OnlyFans reverses explicit content ban after outcry
OnlyFans says it has suspended a plan to ban sexually explicit content following an outcry from its creators and advocates for sex workers.
In a prepared statement Wednesday, the subscription site said that the planned ban was “no longer required due to banking partners’ assurances that OnlyFans can support all genres of creators” and declined to answer further questions.
OnlyFans had said last Thursday that it would ban explicit content starting October 1, blaming policies of banks and payment processors for the policy change. “The new rules are necessary to comply with the requirements of these financial institutions and are the only way to help ensure the long-term sustainability of OnlyFans,” the company said in a message to users last week.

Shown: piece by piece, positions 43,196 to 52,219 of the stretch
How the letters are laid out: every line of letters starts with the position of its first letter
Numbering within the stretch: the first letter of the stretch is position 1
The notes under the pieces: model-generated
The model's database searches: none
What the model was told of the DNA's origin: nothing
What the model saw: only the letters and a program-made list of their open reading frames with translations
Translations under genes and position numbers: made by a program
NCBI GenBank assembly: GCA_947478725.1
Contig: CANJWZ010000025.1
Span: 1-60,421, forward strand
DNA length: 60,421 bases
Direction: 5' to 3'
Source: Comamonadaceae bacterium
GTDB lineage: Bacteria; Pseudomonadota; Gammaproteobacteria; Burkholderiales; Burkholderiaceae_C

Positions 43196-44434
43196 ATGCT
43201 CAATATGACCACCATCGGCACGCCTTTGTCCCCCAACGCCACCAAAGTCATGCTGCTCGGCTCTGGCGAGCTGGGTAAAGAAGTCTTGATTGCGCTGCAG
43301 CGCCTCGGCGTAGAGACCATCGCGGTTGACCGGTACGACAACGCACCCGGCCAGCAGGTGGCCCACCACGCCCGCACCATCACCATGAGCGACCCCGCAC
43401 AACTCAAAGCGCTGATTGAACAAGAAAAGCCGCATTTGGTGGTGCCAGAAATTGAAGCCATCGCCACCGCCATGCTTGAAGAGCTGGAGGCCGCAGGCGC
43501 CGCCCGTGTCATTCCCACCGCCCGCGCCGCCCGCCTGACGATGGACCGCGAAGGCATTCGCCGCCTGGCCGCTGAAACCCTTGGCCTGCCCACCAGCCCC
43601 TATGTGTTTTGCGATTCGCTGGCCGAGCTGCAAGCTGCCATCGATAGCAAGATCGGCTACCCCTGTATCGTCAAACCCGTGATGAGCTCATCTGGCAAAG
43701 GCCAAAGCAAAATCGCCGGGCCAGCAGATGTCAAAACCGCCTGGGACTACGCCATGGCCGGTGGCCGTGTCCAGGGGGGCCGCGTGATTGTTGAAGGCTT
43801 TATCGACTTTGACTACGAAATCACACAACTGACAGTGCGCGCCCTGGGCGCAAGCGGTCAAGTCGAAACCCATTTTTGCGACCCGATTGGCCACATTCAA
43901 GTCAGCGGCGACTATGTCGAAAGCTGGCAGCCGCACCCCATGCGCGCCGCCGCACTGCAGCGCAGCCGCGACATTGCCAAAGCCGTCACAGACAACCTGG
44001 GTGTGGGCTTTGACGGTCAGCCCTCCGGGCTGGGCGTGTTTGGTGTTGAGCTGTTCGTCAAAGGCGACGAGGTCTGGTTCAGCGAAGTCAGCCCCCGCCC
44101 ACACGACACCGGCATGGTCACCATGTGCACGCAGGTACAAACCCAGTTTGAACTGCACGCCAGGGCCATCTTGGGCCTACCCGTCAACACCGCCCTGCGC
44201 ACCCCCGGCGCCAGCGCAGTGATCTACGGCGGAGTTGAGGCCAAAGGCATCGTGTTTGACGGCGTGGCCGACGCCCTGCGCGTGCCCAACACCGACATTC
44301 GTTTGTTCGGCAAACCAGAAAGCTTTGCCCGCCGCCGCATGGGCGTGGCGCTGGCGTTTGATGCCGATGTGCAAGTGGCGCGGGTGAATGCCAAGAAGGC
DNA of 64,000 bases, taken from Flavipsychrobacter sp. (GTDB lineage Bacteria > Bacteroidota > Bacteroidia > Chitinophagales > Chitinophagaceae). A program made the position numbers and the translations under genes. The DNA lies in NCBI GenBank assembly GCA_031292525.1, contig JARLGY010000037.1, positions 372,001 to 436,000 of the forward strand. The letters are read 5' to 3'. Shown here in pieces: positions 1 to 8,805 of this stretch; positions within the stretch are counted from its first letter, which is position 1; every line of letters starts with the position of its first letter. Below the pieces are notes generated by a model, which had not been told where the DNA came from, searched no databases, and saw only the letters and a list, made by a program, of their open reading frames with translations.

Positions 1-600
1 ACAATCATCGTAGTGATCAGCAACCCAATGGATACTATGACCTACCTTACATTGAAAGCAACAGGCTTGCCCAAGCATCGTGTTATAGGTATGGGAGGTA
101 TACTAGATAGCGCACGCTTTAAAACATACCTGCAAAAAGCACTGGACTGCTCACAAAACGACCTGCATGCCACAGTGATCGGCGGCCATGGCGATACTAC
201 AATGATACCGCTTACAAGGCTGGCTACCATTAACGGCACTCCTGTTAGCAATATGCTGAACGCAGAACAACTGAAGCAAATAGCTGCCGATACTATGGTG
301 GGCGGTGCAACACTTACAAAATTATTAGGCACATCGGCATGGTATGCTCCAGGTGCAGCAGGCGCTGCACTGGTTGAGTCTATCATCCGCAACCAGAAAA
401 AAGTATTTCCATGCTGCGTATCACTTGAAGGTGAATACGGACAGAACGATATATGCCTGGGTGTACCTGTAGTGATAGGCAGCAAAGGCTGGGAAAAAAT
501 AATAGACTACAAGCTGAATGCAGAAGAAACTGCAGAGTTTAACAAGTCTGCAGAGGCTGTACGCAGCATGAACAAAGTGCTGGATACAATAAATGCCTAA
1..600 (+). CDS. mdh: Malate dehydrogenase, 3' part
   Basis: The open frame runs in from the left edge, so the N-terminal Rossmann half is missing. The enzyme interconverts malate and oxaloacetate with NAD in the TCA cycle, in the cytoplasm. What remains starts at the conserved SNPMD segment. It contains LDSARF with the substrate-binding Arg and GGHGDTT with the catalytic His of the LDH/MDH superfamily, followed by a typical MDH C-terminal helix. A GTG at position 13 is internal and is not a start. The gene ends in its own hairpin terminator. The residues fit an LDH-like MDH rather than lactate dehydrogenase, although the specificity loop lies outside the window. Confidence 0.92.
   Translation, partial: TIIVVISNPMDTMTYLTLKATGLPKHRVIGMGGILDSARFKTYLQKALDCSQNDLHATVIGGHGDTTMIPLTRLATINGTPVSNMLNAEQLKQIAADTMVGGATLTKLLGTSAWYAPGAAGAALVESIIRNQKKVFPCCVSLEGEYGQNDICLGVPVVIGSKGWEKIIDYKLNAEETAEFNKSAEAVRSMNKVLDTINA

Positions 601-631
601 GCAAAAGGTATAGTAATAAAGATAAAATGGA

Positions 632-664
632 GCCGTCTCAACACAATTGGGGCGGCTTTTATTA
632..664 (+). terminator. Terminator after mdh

OnlyFans has become famous as a place where sex workers can get paid in a safer way, as well as a space for celebrities to interact with fans.
Last week’s abrupt change upset the site’s creators, many of whom threatened to move to another website. A lot of sex workers joined OnlyFans during the pandemic when in-person venues shut down or became more dangerous because of COVID-19. The site has been tremendously lucrative for some people, allowing them to earn thousands every month. OnlyFans says it has 130 million users and 2 million creators who have collectively earned US$5 billion.
Its chief executive officer Tim Stokely blamed banks such as Bank of New York Mellon for the planned ban in an interview with the Financial Times on Tuesday, saying they refuse the site’s business.
Adult-content companies have to navigate higher fees and requirements from financial companies beyond what most retailers encounter; others won’t touch it. Last year, Mastercard and Visa began blocking customers from using credit cards on Pornhub after accusations that the site had videos of rape and underage sex. American Express cards, meanwhile, can’t be used on online pornography. Stripe won’t process adult content.